Keeping germs at bay is an important part of wellness during all times of the year! Now, more than ever, practicing healthy habits to prevent the spread of germs is essential to helping our communities during the COVID-19 pandemic. Stopping the spread of germs isn't hard, especially with these easy tips for 5 Ways to Stop the Spread of Germs in homes and classrooms!
1. Remind children (and adults) of the 20-second rule.
Hand washing is one of the best ways to prevent germs in the classroom. However, it's important that both adults and children know how to properly wash their hands for it to truly have any effect. According to the CDC, after you wet and lather your hands, you should scrub your hands for at least 20 seconds before rinsing and drying them.
So, how do you help children learn to scrub their hands for 20 seconds? Try the Intellitec Wash and Brush Timer ! This special timer gives children visual cues for how long they're supposed to wash their hands or brush their teeth. Another idea is to have children quietly hum the "Happy Birthday" song twice. Using posters that can promote proper hand washing and including books or puzzles about healthy habits can also help children learn how to wash their hands.
2. Add touch-free soap dispensers and faucets.
Having to use your hands to get soap or turn off the faucet can make hand washing difficult, which is why adding touch-free dispensers and faucets in your home or school's bathrooms can play a major role in preventing germs for kids. If some of the children in your care are too short to reach the sink, they may be inadvertently touching the sink (and picking up more germs) as they try to wash their hands. Try adding a step or stool to help children reach the sink easier.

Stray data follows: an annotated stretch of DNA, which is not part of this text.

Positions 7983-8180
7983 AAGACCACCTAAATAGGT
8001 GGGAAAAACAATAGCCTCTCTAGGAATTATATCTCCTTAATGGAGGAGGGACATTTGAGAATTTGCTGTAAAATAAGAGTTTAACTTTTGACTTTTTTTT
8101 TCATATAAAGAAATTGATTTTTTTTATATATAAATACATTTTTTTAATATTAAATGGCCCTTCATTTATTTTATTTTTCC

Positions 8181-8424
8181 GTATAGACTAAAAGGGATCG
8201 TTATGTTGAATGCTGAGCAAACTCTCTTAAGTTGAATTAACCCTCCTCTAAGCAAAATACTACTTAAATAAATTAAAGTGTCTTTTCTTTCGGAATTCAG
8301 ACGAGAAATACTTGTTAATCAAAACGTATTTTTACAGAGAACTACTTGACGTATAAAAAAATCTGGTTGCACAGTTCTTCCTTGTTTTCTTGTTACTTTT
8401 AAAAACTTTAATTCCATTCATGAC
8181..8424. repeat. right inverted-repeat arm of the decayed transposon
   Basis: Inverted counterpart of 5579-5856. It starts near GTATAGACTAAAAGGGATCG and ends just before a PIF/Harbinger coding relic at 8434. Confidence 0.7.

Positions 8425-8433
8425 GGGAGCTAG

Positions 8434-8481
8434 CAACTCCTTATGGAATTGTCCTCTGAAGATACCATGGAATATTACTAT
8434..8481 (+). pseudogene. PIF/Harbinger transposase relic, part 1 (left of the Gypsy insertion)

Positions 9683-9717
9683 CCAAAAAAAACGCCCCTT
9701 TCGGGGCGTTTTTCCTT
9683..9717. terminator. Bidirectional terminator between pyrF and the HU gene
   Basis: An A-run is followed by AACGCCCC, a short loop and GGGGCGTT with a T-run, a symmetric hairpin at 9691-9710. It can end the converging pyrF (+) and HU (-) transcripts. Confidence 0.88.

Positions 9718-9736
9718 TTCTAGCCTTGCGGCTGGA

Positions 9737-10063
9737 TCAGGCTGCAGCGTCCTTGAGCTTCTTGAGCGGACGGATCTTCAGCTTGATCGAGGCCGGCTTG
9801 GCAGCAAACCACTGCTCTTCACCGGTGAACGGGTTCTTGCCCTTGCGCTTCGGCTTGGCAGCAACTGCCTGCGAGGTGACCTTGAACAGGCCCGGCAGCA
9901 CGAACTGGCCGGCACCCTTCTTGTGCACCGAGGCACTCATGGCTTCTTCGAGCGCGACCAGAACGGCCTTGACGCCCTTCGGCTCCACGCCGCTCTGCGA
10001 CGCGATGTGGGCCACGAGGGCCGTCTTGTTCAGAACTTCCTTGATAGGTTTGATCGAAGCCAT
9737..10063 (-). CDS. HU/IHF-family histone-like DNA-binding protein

3. Use mats that are easy to clean and help prevent germs from spreading.
If the children in your care use mats for naps, playtime, or reading time, make sure the mats are easy to clean and sanitize. Some mats, such as Germ Guard™ Folding Rest Mats, also have sealed seams that help prevent germs and bacteria from traveling within the mats.
4. Talk with families about related school policies.
Does your school or center have policies or guidelines for when children need to stay home if they're sick? Make sure the parents of your students know these policies going into cold and flu season. Ensuring that children are not around children or adults who are sick at school is also good germ prevention for kids. Any visitors that come to the school should also wash their hands before interacting with students.
5. Have hand sanitizer on standby.Be sure to have some bottles of hand sanitizer available for you and/or your students to use when hands are not visibly dirty. Hand sanitizer is not recommended for children younger than two years old. Remember to keep the bottles out of reach of young children.